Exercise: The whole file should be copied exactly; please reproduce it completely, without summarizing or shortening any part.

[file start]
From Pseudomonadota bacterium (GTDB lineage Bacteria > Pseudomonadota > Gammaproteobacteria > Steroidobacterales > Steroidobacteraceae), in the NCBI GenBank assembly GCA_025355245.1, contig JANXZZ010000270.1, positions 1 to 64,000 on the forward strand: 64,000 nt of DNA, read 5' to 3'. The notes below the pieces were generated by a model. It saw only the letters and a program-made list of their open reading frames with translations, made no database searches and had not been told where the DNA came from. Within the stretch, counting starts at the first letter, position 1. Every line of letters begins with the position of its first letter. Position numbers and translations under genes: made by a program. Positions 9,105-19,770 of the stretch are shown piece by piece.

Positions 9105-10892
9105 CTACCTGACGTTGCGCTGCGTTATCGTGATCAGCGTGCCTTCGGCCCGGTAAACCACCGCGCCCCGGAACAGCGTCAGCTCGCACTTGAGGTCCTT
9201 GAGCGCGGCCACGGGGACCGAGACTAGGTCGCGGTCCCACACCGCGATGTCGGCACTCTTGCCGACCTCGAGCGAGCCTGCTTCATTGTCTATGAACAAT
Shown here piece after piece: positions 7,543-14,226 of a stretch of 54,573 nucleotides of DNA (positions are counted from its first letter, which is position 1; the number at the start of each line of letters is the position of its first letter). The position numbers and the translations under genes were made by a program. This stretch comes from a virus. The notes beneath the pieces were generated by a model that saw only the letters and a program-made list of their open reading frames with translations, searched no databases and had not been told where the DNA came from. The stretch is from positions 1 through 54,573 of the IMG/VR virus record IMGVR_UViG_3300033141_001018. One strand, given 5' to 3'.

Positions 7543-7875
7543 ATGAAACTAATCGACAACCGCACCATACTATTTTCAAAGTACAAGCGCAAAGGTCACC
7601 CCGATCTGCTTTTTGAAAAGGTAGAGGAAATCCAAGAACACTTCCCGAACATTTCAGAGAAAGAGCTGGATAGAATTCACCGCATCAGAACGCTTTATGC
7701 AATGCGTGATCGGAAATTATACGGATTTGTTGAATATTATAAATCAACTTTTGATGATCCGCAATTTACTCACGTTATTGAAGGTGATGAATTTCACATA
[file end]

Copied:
From Pseudomonadota bacterium (GTDB lineage Bacteria > Pseudomonadota > Gammaproteobacteria > Steroidobacterales > Steroidobacteraceae), in the NCBI GenBank assembly GCA_025355245.1, contig JANXZZ010000270.1, positions 1 to 64,000 on the forward strand: 64,000 nt of DNA, read 5' to 3'. The notes below the pieces were generated by a model. It saw only the letters and a program-made list of their open reading frames with translations, made no database searches and had not been told where the DNA came from. Within the stretch, counting starts at the first letter, position 1. Every line of letters begins with the position of its first letter. Position numbers and translations under genes: made by a program. Positions 9,105-19,770 of the stretch are shown piece by piece.

Positions 9105-10892
9105 CTACCTGACGTTGCGCTGCGTTATCGTGATCAGCGTGCCTTCGGCCCGGTAAACCACCGCGCCCCGGAACAGCGTCAGCTCGCACTTGAGGTCCTT
9201 GAGCGCGGCCACGGGGACCGAGACTAGGTCGCGGTCCCACACCGCGATGTCGGCACTCTTGCCGACCTCGAGCGAGCCTGCTTCATTGTCTATGAACAAT
Shown here piece after piece: positions 7,543-14,226 of a stretch of 54,573 nucleotides of DNA (positions are counted from its first letter, which is position 1; the number at the start of each line of letters is the position of its first letter). The position numbers and the translations under genes were made by a program. This stretch comes from a virus. The notes beneath the pieces were generated by a model that saw only the letters and a program-made list of their open reading frames with translations, searched no databases and had not been told where the DNA came from. The stretch is from positions 1 through 54,573 of the IMG/VR virus record IMGVR_UViG_3300033141_001018. One strand, given 5' to 3'.

Positions 7543-7875
7543 ATGAAACTAATCGACAACCGCACCATACTATTTTCAAAGTACAAGCGCAAAGGTCACC
7601 CCGATCTGCTTTTTGAAAAGGTAGAGGAAATCCAAGAACACTTCCCGAACATTTCAGAGAAAGAGCTGGATAGAATTCACCGCATCAGAACGCTTTATGC
7701 AATGCGTGATCGGAAATTATACGGATTTGTTGAATATTATAAATCAACTTTTGATGATCCGCAATTTACTCACGTTATTGAAGGTGATGAATTTCACATA